Marinus Van IJzndoorn
Marinus H. Van IJzendoorn, PhD, Dr h.c.
Professor of Human Development at the Department of Psychology, Education and Child Studies, Erasmus University Rotterdam, The Netherlands;
Honorary Senior Visiting Fellow, School of Clinical Medicine, University of Cambridge, UK.
In the neurobiological era of the genome, brain and hormones the influence of parenting on child development is not self-evident anymore. How crucial are parents and other caregivers in shaping children’s development, not only in relatively regular settings and circumstances but also in extreme situations of family violence, institutional neglect or social upheaval? What influence do children in their turn have on their parents and caregivers, and in what ways do they trigger specific parental interactions, and help build a relationship? And how is the neurobiology of parenting and child development limiting or opening up opportunities for (preventive) intervention from the perspective of differential susceptibility theory? Attachment theory has been my major source of inspiration to address these questions over the past four decades.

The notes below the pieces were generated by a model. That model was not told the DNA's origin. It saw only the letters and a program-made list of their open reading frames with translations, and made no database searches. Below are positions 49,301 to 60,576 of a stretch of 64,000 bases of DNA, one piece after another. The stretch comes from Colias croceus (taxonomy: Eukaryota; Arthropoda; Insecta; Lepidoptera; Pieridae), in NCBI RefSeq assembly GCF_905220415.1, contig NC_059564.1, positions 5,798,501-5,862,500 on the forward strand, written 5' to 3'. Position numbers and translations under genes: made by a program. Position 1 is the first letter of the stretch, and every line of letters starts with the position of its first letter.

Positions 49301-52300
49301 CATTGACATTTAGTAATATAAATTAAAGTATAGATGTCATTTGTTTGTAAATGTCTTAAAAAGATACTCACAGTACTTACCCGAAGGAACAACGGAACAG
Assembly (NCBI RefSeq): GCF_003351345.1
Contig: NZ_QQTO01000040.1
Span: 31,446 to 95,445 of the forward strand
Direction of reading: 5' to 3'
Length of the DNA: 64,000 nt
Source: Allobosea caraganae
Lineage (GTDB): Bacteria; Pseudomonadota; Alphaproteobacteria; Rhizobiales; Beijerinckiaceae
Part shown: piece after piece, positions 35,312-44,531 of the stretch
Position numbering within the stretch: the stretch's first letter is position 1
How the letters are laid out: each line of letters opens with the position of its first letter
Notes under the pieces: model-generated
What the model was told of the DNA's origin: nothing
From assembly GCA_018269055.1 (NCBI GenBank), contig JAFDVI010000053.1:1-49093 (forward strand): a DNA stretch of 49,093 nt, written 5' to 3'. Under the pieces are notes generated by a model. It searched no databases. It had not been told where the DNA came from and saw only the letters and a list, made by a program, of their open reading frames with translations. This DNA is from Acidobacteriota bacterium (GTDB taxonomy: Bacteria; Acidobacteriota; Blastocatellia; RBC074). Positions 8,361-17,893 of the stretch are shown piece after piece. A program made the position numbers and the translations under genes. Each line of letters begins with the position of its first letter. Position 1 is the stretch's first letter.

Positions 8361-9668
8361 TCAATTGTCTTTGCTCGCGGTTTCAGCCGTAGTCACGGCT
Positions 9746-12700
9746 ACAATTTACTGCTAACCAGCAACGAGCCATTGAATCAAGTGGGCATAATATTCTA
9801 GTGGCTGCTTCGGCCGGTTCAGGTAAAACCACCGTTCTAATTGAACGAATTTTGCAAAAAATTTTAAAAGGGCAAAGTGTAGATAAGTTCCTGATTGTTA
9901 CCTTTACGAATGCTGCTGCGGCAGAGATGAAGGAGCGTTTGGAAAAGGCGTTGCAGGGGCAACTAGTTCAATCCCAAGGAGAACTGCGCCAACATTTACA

Attachment and developmental psychopathology
Attachment is an innate, evolutionary rooted bias to develop a protective relationship with parents and/or other caregivers. Individual differences in attachment security and disorganization, however, are mostly environmentally shaped, for example by parental sensitive responsiveness or insensitive lack of protection. Infant disorganized attachment and later adult unresolved loss or trauma are considered to be risk factors for the development of psychopathology. In this presentation I will discuss the complex relation of attachment to developmental psychopathology on the behavioral and neurobiological level.